Limnology and Oceanography, 45(6):1213-1223, 2000. Paper abstract bibtex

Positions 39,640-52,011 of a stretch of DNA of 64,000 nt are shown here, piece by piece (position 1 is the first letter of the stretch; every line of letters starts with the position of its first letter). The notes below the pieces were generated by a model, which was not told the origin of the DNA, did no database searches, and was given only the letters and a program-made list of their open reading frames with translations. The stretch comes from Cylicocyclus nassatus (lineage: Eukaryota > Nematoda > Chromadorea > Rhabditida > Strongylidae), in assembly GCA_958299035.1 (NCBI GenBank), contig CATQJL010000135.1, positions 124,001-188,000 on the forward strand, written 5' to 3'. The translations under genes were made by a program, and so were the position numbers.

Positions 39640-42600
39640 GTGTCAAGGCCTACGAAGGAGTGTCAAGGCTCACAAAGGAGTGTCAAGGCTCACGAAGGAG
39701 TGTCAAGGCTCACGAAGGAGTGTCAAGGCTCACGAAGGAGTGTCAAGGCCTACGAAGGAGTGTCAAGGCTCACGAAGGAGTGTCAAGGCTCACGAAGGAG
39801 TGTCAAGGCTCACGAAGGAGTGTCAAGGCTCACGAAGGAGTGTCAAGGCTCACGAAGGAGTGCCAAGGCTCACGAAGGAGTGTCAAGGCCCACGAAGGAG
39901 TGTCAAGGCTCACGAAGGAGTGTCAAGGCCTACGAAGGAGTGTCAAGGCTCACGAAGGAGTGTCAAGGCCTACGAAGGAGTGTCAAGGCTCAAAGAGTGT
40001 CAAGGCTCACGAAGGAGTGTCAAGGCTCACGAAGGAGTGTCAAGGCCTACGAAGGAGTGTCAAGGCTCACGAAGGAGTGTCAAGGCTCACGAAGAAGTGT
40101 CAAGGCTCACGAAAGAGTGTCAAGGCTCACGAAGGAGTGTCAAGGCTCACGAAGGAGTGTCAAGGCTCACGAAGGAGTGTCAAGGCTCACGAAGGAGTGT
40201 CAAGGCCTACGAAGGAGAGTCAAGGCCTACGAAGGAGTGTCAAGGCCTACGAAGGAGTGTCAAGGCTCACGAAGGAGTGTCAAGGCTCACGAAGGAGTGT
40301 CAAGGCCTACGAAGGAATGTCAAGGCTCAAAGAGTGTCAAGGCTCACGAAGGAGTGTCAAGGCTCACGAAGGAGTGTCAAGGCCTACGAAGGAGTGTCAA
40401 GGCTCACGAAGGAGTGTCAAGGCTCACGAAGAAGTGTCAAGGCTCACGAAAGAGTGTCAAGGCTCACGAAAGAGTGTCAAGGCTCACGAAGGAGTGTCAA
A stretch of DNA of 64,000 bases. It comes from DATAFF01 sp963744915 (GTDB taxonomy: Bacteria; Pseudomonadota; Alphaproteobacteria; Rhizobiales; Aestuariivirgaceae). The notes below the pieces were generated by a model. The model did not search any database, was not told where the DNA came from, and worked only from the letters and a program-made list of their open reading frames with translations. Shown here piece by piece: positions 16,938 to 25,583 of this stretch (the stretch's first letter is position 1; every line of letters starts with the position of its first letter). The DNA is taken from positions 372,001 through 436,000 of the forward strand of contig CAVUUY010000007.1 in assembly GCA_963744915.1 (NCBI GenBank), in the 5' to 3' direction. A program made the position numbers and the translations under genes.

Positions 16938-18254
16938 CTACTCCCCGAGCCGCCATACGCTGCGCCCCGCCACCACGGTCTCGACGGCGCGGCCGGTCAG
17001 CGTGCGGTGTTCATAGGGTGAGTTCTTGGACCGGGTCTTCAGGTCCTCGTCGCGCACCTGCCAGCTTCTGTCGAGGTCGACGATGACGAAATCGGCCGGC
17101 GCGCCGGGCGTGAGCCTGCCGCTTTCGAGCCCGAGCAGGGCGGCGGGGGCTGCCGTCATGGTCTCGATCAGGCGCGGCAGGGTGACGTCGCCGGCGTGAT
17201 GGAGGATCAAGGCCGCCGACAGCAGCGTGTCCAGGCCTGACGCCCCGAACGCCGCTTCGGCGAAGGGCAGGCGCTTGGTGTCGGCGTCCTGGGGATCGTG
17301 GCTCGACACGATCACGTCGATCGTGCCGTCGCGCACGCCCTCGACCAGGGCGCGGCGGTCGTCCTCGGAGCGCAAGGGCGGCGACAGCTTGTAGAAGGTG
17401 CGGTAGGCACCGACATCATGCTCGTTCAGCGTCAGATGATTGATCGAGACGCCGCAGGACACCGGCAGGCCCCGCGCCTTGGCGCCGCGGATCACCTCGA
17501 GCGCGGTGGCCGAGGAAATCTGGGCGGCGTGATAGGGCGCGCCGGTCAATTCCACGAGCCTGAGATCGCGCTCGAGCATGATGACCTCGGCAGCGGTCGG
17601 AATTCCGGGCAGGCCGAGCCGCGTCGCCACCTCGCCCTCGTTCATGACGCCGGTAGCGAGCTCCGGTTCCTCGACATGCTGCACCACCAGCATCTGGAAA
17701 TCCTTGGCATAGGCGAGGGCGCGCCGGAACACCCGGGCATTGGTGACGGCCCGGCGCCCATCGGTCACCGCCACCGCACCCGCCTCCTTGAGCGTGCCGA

Total nitrogen (TN) and total phosphorus (TP) measurements and contemporaneous measurements of chlorophyll a (Chl a) and phytoplankton nutrient deficiency have been made across a broad range of lakes and ocean sites using common methods. The ocean environment was nutrient rich in terms of TN and TP when compared with most lakes in the study, although Lake Victoria had the highest values of TN and TP. TN concentrations in lakes rose rapidly with TP concentrations, from low values to TN concentrations that are similar to those associated with the ocean sites. In contrast, the TN concentrations in the oceans were relatively homogeneous and independent of TP concentrations. The hyperbolic shape of the TN:TP relationship created a broad range of TN:TP values for both lakes and oceans. The TN:TP ratios of the surface ocean sites were usually well in excess of the Redfield ratio that is noted in the deep ocean. Phytoplankton biomass, as indicated by Chl a, was strongly dependent upon TP in the lakes, and there was a weaker relationship with TN. Oceanic Chl a values showed a positive relationship with TP, but at much higher TP values than were observed in the lakes; there was no relation with TN. P-deficient phytoplankton growth was inferred using independent indicators when TP was <0.5 μmol L-1 at both freshwater and marine sites. N-deficiency indicators were highly variable and did not show any clear dependence on TN concentration. The TN:TP ratio was indicative of which nutrient would become limiting for growth in both lakes and oceans. When all sites are compared, N-deficient growth was apparent at TN:TP < 20 (molar), whereas P-deficient growth consistently occurred when TN:TP > 50 (molar). At intermediate TN:TP ratios, either N or P can become deficient. We conclude that N or P limitation of algal growth is a product of the TN and TP concentration and the TN:TP ratio rather than a product of whether the system of study is marine or freshwater.